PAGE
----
We decide that Wheeler is the campsite of minor accidents as the wayfinding mistake unfurls into other mishaps.
First we wake to find that the Ursack has been breached! I had lazily tied it to a log for the night, instead of finding a tree to get it off the ground. Little rodent teeth marks are all over the outside of the bag, which held fast, but it seems something very small squeezed itself through the opening. So for my sloth we pay the small price of half a Clif bar.
Ah well, not too bad, but then the Aeropress explodes coffee all over the table and most unfortunately, Steve’s forehead. Luckily it wasn’t fully boiling and he sports only a slight burn. Then he drops the Sawyer Squeeze filter in the stream and has to jump in to get it, soaking his shoes.
We’re happy to leave Wheeler behind. Second try to Little Jackass. This 4.5 mile section of trail is more overgrown than between Bear Harbor and Wheeler but also filled with blackberry bushes, which yield enough ripe berries to keep us pleasantly distracted the entire hike.
The trail climbs gently (once again up to 1,000 feet) until just before Jackass and then descends steeply into camp. More gorgeous wildflowers. As we come into Jackass we see an elk across the gorge from the outhouse, sitting placidly, holding aloft his huge head of antlers. It’s spectacular to see the whole crown rotate as he slowly turns to look at us. Wow! So that’s who’s been crushing the grass down into a bed along the trail now and then.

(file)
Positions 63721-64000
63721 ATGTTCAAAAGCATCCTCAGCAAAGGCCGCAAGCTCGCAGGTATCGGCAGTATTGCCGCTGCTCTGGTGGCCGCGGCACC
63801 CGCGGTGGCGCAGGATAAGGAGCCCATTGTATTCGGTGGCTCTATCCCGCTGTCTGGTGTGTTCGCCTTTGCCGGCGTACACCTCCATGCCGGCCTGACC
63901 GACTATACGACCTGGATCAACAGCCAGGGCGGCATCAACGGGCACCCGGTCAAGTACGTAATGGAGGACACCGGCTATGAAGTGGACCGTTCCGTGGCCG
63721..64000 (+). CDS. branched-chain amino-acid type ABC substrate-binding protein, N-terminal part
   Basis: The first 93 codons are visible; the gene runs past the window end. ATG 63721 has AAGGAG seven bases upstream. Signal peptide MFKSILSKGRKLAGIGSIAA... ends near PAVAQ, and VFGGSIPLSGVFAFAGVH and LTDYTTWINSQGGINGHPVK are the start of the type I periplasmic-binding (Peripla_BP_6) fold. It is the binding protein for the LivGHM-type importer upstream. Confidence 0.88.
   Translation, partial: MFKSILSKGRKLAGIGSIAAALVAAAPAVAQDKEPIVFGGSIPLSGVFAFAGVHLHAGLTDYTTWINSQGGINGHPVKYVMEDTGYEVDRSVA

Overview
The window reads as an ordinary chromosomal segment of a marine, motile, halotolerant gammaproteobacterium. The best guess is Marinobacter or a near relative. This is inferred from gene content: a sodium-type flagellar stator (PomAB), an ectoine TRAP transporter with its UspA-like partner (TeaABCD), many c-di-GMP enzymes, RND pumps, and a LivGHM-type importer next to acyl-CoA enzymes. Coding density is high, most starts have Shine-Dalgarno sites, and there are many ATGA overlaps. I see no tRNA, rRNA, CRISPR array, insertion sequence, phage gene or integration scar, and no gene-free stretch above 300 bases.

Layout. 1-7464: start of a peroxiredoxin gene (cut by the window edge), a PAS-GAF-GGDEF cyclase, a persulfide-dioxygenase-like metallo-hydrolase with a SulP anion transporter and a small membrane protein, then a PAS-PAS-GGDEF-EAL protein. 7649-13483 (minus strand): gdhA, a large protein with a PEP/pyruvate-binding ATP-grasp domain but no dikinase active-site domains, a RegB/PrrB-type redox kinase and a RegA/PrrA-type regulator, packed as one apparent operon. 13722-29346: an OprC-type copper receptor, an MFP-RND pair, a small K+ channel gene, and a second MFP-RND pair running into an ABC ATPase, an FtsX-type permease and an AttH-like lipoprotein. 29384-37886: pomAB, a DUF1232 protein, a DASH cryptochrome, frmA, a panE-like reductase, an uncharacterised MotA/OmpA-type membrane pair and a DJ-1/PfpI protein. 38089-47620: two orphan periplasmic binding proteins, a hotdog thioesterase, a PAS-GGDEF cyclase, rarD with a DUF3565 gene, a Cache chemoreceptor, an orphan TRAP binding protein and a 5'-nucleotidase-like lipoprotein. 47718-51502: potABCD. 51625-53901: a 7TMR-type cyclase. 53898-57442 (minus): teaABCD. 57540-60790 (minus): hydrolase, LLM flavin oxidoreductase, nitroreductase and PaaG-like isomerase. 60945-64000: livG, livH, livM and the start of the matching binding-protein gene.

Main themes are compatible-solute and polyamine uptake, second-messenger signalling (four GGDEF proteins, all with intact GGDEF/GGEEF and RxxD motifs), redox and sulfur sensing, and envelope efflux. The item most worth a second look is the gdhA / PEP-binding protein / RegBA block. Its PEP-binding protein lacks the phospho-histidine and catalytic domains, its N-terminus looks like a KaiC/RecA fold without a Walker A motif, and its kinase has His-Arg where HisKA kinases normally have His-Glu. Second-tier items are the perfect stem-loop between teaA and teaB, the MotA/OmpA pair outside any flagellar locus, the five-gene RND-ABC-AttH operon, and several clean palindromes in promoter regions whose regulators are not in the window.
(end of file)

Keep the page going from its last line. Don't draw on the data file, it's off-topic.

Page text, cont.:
We head southeast along the trail at the outhouse, curious about the two camps supposedly inland, but after a ways without seeing them we turn around and head to the ocean. We pass through a camp right along the stream and settle into the next one, at the head of the beach. The seal spotting is spectacular.
Soon a group of three very young men show up, possibly not even drinking age. They came from Usal and meant to make it to Wheeler but say they are more out of shape then they realize and might stay here. With their big packs and enormous cooking pot, no wonder they are tired! After we encourage them onwards with tales of the easy and beautiful trail ahead, they assure us that they will be very quiet tonight and we feel properly chastised for being seen as the old fogeys that we truly are.
It starts to drizzle so we leave our driftwood by the fire ring for the next group and cozy into the tent to read a Kelly Link short story out loud and listen to the rain.